Roget's 21st Century Thesaurus, Third Edition Copyright © 2013 by the Philip Lief Group.

EXAMPLES FROM THE WEB FOR HARVEST

In a land rich in harvest, children just must not go hungry.

It is the star that is not reached and the harvest sleeping in the unplowed ground.

Calvert and I have been helping our neighbors to get in the harvest.

Harvest after harvest Shakespeare brought forth of astounding quality.

He said the men were rebuilding the stockade and getting in the harvest.

Then boys and girls enter dancing and singing a harvest song.

In harvest time the aspect of the country must be one of extreme richness.

What belief should be sown to blossom forth in a harvest of strength and peace?

Call her a Harvest Hamper, and braid her lovely locks with strings of onions!

How can we expect a harvest of thought who have not had a seed-time of character?

WORD ORIGIN

Old English hærfest "autumn, period between August and November," from Proto-Germanic *harbitas (cf. Old Saxon hervist, Old Frisian and Dutch herfst, German Herbst "autumn," Old Norse haust "harvest"), from PIE *kerp- "to gather, pluck, harvest" (cf. Sanskrit krpana- "sword," krpani "shears;" Greek karpos "fruit," karpizomai "make harvest of;" Latin carpere "to cut, divide, pluck;" Lithuanian kerpu "cut;" Middle Irish cerbaim "cut").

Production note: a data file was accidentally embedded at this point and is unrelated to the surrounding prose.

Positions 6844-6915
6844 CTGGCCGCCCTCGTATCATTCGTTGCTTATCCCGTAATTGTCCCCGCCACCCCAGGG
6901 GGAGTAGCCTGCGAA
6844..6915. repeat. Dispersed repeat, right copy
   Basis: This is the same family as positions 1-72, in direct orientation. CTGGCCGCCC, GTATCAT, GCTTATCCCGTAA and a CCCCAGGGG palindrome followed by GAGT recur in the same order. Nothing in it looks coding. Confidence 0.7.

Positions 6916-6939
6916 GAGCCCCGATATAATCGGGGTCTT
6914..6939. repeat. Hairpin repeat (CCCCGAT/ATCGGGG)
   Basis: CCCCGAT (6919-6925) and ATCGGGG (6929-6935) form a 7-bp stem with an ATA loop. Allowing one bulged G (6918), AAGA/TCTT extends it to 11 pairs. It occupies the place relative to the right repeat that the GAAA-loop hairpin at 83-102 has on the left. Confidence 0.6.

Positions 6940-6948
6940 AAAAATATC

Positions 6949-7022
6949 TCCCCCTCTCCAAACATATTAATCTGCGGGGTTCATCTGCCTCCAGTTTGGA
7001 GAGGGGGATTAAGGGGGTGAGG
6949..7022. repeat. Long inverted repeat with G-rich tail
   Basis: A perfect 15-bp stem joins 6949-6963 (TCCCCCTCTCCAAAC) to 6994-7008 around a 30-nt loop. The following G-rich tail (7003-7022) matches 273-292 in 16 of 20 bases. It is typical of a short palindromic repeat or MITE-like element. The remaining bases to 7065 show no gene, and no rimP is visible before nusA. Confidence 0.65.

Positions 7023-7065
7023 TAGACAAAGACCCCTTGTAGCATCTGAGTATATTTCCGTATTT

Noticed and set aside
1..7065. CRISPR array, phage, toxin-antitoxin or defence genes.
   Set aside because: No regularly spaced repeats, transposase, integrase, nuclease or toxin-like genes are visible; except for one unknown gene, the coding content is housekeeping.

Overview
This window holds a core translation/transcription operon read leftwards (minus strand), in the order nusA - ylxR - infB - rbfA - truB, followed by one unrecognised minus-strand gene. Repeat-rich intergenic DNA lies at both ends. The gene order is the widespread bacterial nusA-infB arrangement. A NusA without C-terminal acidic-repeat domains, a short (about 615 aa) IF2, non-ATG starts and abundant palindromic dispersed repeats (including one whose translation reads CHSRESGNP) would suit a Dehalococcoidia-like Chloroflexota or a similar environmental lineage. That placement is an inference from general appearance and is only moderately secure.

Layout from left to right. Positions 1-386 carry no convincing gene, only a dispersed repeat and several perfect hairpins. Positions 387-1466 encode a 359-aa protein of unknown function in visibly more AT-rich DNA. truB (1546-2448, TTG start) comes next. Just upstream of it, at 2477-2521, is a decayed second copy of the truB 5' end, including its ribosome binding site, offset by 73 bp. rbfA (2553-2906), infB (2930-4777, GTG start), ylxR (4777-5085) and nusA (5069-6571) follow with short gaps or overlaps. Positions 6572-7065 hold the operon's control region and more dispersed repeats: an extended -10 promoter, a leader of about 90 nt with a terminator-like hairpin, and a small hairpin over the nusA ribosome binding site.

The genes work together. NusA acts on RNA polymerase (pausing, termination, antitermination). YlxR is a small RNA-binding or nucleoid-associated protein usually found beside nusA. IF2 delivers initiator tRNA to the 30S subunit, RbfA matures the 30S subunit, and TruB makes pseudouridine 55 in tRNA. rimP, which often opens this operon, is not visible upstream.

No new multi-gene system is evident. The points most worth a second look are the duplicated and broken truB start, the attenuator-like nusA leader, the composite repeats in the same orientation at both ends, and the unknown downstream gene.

The borrowing of autumn and the use of fall in a seasonal sense gradually focused the meaning of harvest to "the time of gathering crops" (mid-13c.), then to the action itself and the product of the action (after c.1300). Figurative use by 1530s. Harvest home (1590s) is the occasion of bringing home the last of the harvest; harvest moon (1706) is that which is full within a fortnight of the autumnal equinox.

MORE RELATED WORDS FOR HARVEST

autumn

nounseason between summer and winter
Roget's 21st Century Thesaurus, Third Edition Copyright © 2013 by the Philip Lief Group.